Car Ownership: How CoE and CEVS Can Affect Your Car Loan
14/01/2016
Tags : Cars, Costs



 

When you want to get a new ride in Singapore, there are a lot of factors to consider when you want to plan out a budget. The car itself may cost SGD 50,000 but there are more things outside of the car that you’ll need to pay for as well.

If you haven’t read our entry on PARF Value: Authorized Distributors VS Parallel Importers, do so by clicking here, as this is a continuation from that article.

Before we begin, allow us to explain what CoE and CEVS are.

 

What is CoE?

Certificate of Entitlement(CoE) is the document that you need to register for a new car. There are 5 categories for CoE for different specifications, which are:

  • Category A – Cars with engine capacity of 1600 CC and below
     
  • Category B – Cars with engine capacity higher than 1600 CC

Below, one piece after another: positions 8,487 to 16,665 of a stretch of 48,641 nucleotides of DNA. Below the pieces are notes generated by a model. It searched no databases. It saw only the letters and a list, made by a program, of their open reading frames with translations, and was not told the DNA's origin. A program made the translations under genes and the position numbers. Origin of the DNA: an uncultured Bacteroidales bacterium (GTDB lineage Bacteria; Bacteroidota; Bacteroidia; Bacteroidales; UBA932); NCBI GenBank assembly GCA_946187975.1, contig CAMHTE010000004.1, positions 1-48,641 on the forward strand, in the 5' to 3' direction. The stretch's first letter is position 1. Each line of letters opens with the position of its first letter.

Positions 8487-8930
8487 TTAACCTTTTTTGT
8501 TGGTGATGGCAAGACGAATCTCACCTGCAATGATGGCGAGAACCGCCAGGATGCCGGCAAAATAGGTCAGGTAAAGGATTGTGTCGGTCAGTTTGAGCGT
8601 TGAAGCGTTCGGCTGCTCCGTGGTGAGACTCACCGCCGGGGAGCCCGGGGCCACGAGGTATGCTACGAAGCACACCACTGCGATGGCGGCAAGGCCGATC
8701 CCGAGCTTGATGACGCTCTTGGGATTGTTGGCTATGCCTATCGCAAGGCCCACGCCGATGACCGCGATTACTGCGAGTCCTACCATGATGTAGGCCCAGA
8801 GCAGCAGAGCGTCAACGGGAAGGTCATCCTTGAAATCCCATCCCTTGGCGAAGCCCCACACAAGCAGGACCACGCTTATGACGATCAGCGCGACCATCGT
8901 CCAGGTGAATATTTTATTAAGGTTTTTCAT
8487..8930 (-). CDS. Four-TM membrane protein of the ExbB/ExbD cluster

• Category C – Goods carrying vehicles and buses
     
  • Category D – Motorcycles
     
  • Category E – The ‘Open’ category, which can be used for all of the above.

To obtain the document isn’t as simple as getting permission though, as you need to bid on the limited number of CoE available, and win it. As CoE is limited, the price can go even higher than the car itself if demand is high.

As CoE go hand-in-hand with buying a new car, dealers can package your car purchase with CoE together if you don’t want to face the hassle of bidding it yourself.

 

What is CEVS?

Carbon Emissions-Based Vehicle Scheme(CEVS) was introduced in Singapore to encourage people to adopt environmental-friendly cars. Depending on your car’s carbon emission, you can either get a rebate or a surcharge, which can be viewed from the table below:

 

Band

Existing CEVS (Till 30 Jun 2015)

Revised CEVS (From 1 Jul 2015)

Rebates/
Surcharges

Carbon
Emission
(CO2g/km)

Cars

Taxis

Carbon
Emission (CO2g/km)

Cars

Taxis

A1

Up to 100

$20,000

$30,000

Up to 95

$30,000

$45,000

Rebates

A2

101-120

$15,000

$22,500

96-105

$15,000

$22,500

A3

121-140

$10,000

$15,000

106-120

$10,000

$15,000

A4

141-160

$5,000

$7,500

121-135

$5,000

$7,500

B

161-210

$0

$0

136-185

$0

$0

 

C1

211-230

$5,000

$7,500

186-200

$5,000

$7,500

Surcharges

C2

231-250

$10,000

$15,000

201-215

$10,000

$15,000

C3

251-270

$15,000

$22,500

216-230

$15,000

$22,500

C4

Above 270

$20,000

$30,000

Above 230

$30,000